The decision taken by Obama’s administration was correct, and carefully developed over time with noteworthy diplomatic support from Pope Francis, and the Vatican. 

It was an act of diplomatic vandalism that the new US/Cuban relationship was arbitrarily overturned, with no other outcome than to fuel political tensions in Latin America.

Biden and Harris have an opportunity to provide new foreign policy leadership towards Latin and South America, and the Caribbean.

The continued outworking of the Monroe Doctrine and Helms/Burton Act continue to cast a long, destabilising shadow over US relations with the Americas.

Hopefully Obama’s previous approach on Cuba will provide a reference point to guide future US policy towards all of Latin and South America, and the Caribbean.

It’s time for a new doctrine of positive, cooperative diplomatic relations in the region, which replaces the weight of history with new hope and aspiration.

One of the most significant and enduring results of US foreign policy in the last three decades has been America’s contribution to the Irish peace process.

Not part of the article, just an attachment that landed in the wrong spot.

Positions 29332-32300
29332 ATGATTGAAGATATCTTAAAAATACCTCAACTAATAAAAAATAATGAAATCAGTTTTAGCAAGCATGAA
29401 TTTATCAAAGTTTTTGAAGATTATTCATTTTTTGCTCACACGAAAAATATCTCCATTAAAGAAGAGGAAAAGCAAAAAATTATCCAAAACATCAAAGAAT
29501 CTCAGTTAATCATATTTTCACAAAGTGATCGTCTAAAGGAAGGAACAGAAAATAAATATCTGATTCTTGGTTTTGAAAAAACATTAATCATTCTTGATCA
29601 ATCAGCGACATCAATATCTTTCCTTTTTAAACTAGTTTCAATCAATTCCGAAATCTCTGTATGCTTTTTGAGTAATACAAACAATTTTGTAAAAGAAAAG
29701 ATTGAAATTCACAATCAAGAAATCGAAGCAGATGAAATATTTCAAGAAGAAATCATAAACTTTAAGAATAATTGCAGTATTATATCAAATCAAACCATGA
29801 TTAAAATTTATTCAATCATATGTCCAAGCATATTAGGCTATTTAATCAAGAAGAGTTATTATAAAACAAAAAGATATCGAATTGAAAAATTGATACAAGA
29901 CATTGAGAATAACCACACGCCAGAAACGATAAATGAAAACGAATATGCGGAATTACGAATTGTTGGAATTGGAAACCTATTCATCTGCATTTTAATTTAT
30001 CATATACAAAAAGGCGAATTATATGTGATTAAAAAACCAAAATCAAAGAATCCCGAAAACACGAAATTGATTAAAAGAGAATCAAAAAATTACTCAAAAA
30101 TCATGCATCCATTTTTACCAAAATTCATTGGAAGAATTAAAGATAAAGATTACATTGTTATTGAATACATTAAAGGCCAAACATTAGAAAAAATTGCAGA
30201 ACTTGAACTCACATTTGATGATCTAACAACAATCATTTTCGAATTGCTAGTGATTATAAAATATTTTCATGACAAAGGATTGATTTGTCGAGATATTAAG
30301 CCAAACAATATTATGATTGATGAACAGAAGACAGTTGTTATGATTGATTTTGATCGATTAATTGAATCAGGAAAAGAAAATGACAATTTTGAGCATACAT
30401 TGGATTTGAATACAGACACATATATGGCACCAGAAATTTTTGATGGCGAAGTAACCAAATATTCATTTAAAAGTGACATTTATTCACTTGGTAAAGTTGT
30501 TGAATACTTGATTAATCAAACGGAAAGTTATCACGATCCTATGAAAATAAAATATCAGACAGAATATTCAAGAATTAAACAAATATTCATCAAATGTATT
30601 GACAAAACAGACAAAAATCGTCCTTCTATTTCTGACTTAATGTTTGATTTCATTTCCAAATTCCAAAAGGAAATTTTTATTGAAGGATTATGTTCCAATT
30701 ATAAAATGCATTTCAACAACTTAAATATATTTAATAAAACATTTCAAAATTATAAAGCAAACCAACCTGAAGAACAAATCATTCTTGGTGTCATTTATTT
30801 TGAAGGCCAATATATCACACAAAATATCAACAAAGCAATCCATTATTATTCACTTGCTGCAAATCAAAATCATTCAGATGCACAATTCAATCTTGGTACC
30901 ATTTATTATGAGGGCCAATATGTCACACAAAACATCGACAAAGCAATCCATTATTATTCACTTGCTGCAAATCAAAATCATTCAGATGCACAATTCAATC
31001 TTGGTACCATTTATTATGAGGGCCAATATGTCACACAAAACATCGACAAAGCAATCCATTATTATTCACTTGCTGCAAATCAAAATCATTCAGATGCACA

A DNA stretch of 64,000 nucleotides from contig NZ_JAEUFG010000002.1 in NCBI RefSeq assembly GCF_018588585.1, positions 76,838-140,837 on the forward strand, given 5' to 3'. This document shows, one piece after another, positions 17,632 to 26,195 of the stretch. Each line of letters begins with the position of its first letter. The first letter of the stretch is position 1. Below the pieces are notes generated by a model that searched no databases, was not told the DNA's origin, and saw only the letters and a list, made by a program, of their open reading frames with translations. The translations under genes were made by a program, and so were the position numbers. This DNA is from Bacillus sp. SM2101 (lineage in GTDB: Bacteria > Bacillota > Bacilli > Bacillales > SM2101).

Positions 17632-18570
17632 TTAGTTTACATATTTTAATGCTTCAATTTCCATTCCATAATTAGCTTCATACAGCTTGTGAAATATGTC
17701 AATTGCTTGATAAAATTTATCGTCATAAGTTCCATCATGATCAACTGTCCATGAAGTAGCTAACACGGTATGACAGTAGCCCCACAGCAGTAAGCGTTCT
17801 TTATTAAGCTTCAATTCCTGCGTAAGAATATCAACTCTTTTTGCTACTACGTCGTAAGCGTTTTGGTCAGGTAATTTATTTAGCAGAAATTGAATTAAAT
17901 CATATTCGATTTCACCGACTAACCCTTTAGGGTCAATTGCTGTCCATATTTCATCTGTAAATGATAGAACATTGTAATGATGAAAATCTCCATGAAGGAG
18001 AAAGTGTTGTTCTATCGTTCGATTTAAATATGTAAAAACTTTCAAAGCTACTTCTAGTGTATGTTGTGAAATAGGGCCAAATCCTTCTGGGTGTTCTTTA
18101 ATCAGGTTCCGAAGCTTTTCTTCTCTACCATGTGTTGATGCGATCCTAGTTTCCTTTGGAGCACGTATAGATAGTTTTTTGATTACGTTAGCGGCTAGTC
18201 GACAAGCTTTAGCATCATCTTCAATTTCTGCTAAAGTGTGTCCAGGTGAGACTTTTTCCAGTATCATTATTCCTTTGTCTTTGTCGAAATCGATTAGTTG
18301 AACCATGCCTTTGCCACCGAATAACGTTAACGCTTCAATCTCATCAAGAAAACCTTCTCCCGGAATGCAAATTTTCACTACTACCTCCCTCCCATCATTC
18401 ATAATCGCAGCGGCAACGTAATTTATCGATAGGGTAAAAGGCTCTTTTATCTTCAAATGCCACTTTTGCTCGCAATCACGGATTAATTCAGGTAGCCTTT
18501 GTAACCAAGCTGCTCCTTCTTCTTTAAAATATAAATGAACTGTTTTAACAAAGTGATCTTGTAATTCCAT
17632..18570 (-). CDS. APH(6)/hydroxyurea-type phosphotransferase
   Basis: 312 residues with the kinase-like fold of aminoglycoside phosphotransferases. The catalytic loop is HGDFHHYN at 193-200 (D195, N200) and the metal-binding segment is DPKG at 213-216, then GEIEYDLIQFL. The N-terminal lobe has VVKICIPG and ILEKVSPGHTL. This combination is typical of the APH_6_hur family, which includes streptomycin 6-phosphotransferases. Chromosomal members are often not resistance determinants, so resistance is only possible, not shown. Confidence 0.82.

Our peace process stands out as the most successful transition away from political conflict to peaceful, democratic politics in the northern hemisphere.

Today the US remains a key stakeholder in the peace settlement and political architecture enshrined in the Good Friday Agreement (GFA).

American administrations since then have recognised the importance of not taking our peace and political process for granted, unlike others.

The welcome statements by Congressmen Richie Neal and Brendan Boyle, and Speaker Nancy Pelosi which cautioned against damage for the GFA arising from Britain’s reckless departure from the European Union (EU), and then reinforced by President elect Biden himself, are reassuring.

Our peace process has benefited greatly from the support of many other longstanding friends of Ireland on Capitol Hill, including retiring Congressman Elliot Engel.